Confronting unprecedented isolation and economic punishment in the West, Russia has naturally looked East as a potential cushion. By all indications, however, Moscow is now facing massive geopolitical and economic fallout across much of the Indo-Pacific, including in Southeast Asia.
With the notable exceptions of North Korea and Myanmar, not a single regional state has backed Russia’s latest act of aggression.
Asia’s most advanced economies, namely Japan, South Korea and Singapore, have imposed unprecedented sanctions against Moscow in line with the West’s response. Meanwhile, Singapore and Cambodia, the chairman of the Association of Southeast Asian Nations (ASEAN), co-sponsored a historic United Nations General Assembly (UNGA) resolution, which unequivocally condemned the invasion of Ukraine.
While Vietnam and Laos abstained, the majority of ASEAN nations joined in the chorus of condemnation. Even China, Russia’s closest ally in Asia, has decided to walk a tightrope by repeatedly abstaining in major UN votes on the ongoing conflict, consistently emphasizing the need for de-escalating tensions and upholding the territorial integrity of all nations, including Ukraine.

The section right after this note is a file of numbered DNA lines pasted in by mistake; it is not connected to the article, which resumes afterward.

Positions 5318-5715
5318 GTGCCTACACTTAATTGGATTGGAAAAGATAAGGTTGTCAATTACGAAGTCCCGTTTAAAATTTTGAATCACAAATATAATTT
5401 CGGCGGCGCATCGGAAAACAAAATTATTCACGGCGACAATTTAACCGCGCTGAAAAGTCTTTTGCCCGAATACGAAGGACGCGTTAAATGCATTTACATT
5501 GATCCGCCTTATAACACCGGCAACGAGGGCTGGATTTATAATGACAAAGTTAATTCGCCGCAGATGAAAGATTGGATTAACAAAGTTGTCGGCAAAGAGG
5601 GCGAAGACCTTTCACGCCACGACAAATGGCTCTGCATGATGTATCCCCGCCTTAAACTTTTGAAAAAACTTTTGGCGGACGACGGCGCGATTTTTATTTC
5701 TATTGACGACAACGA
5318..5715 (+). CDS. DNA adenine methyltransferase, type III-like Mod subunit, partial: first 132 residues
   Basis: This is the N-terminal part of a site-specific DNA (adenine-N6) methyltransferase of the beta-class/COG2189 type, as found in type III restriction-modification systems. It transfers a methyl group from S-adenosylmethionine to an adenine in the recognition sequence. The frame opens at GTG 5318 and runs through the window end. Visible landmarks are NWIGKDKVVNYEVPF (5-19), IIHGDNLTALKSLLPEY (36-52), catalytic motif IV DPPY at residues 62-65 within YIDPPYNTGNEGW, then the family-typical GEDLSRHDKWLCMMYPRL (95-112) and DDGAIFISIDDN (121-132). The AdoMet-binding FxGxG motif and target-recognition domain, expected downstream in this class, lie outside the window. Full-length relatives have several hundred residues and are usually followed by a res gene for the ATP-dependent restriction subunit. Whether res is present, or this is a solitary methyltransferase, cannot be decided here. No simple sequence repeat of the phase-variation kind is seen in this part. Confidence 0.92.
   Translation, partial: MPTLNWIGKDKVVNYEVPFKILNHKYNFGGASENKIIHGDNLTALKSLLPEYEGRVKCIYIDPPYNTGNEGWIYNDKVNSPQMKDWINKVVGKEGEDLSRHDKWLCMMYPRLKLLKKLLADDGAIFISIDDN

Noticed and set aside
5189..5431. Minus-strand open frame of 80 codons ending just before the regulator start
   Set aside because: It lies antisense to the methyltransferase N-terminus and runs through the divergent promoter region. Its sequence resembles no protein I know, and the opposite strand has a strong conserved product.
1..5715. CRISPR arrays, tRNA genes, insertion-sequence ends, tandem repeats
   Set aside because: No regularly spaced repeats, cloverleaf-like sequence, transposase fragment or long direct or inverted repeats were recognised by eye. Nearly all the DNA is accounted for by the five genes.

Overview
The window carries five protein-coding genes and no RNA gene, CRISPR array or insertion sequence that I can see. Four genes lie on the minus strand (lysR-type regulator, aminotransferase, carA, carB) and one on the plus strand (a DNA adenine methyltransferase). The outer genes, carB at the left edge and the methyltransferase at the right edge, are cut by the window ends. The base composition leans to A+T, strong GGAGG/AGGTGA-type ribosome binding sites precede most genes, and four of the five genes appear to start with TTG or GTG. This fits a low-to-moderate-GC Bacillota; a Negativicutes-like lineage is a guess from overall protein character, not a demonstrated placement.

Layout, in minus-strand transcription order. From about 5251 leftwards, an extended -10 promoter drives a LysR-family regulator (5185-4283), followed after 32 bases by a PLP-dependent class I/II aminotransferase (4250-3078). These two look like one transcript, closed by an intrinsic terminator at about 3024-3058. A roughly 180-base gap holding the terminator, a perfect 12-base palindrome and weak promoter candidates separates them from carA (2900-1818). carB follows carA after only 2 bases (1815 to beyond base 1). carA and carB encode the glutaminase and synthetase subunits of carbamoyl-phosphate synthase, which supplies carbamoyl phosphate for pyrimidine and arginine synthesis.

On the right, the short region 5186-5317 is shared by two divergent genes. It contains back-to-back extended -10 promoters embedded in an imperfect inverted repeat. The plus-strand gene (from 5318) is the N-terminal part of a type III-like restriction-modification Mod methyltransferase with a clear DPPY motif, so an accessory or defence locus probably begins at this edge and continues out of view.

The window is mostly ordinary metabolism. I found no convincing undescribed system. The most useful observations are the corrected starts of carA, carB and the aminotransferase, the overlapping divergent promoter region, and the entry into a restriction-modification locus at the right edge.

China is expected to extract strategic dividends, including huge discounts on energy imports, from the expected expansion in its economic ties with an increasingly isolated and financially desperate Russia.
President Vladimir Putin’s violent attempt to forestall the West’s influence in Eastern Europe has torpedoed the Eurasian power’s once-promising pivot to the East, especially in Southeast Asia, where Russia has largely been seen as a potential “third force” amid festering Sino-American rivalry.
Almost exactly a decade ago, Russia announced its strategic reorientation towards Asia by spending up to US$21 billion to host the Asia-Pacific Economic Cooperation (APEC) Summit in its easternmost urban hub, Vladivostok.